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Setting out to make this film, we were really keen that despite the investigative nature of the story, we would try and make this a cinematic experience. We wanted the audience to feel as though they were experiencing the realities of the investigation on the ground and really engaged with the unfolding evidence as it presented itself. We also wanted to make undercover filming as visually un-distracting as possible so people could really engage with the story itself.

We spent a full year investigating individuals and organized criminals through all the means available to us. Before we even started filming we set off on a series of fact-finding missions targeting the most prolific tiger farmers and traffickers, we did months of research into the criminal networks that traffic tigers; we trawled through the financial and criminal records of the individuals running the farms, obtained maps of the locations and figured out where best to approach so as not to be caught.

Following our initial investigations, we then set off on two months of investigations on the ground, carrying out surveillance and undercover missions to document how the tiger traffickers work. Working with Aldo and local investigators on the ground, that meant endless dawn calls, spending hours in ditches, getting eaten alive by a smorgasbord of insects, evading guard dogs and infra-red CCTV. Not forgetting that with each mission we were literally entering the tiger’s den.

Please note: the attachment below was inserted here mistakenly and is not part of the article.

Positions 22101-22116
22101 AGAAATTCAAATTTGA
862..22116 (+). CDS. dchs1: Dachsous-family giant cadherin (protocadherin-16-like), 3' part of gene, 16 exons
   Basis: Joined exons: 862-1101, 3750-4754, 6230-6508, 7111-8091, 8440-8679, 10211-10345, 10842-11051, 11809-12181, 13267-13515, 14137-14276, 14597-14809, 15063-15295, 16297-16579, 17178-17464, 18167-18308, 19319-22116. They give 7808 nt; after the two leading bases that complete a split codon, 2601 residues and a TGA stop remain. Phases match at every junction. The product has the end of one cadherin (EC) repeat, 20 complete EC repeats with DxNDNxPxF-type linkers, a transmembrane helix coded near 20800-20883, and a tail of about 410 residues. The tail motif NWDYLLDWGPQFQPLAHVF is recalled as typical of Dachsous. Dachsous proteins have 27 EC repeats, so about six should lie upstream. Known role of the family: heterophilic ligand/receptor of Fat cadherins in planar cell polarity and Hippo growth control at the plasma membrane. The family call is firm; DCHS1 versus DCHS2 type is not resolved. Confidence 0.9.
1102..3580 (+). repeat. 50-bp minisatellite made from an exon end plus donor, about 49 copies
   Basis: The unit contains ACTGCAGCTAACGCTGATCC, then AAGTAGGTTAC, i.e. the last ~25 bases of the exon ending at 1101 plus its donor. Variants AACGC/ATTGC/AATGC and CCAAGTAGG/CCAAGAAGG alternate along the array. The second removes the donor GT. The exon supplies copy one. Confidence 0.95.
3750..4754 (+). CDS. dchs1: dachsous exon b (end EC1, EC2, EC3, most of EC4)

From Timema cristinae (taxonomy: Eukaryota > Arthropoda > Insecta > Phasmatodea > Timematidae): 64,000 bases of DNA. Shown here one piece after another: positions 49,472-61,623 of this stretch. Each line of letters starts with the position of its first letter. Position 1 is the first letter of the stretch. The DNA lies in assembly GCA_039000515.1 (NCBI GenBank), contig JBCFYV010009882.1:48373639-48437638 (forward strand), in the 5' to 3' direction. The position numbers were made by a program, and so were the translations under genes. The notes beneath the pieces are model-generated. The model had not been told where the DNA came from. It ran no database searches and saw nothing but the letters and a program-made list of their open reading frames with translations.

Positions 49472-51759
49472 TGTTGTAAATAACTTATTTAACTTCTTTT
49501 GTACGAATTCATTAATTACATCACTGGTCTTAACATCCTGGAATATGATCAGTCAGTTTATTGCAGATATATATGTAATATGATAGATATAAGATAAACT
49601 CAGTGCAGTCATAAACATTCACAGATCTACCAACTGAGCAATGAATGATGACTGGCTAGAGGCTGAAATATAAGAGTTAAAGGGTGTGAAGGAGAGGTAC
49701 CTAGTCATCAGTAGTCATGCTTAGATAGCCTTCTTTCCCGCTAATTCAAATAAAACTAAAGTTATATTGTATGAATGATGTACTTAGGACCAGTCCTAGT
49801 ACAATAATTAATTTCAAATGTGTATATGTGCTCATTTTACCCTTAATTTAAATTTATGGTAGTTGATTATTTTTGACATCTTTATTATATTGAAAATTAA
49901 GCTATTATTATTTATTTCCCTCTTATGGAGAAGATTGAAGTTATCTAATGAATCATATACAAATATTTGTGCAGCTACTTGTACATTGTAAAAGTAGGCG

It wasn’t enough for us to witness what was going on. We needed to document it and getting cameras into the locations was extremely tricky. We used a number of techniques from hidden buttonhole cameras, to camera traps placed around locations. Ultra-long lenses and small DSLR tourist type cameras with remote sound recording devices for some of the more dangerous missions.

Aldo obviously has his commando skills to draw from, so fording rivers, trekking through thick jungle in tropical rainstorms and jumping over 3-metre high walls all came naturally to him. I, on the other hand would find myself - and the cameras - getting stuck in tree branches, and repeatedly falling off walls – not quite the model of stealth Aldo is used to working with, and not an ideal scenario in terms of trying to capture the action in a cinematic fashion either.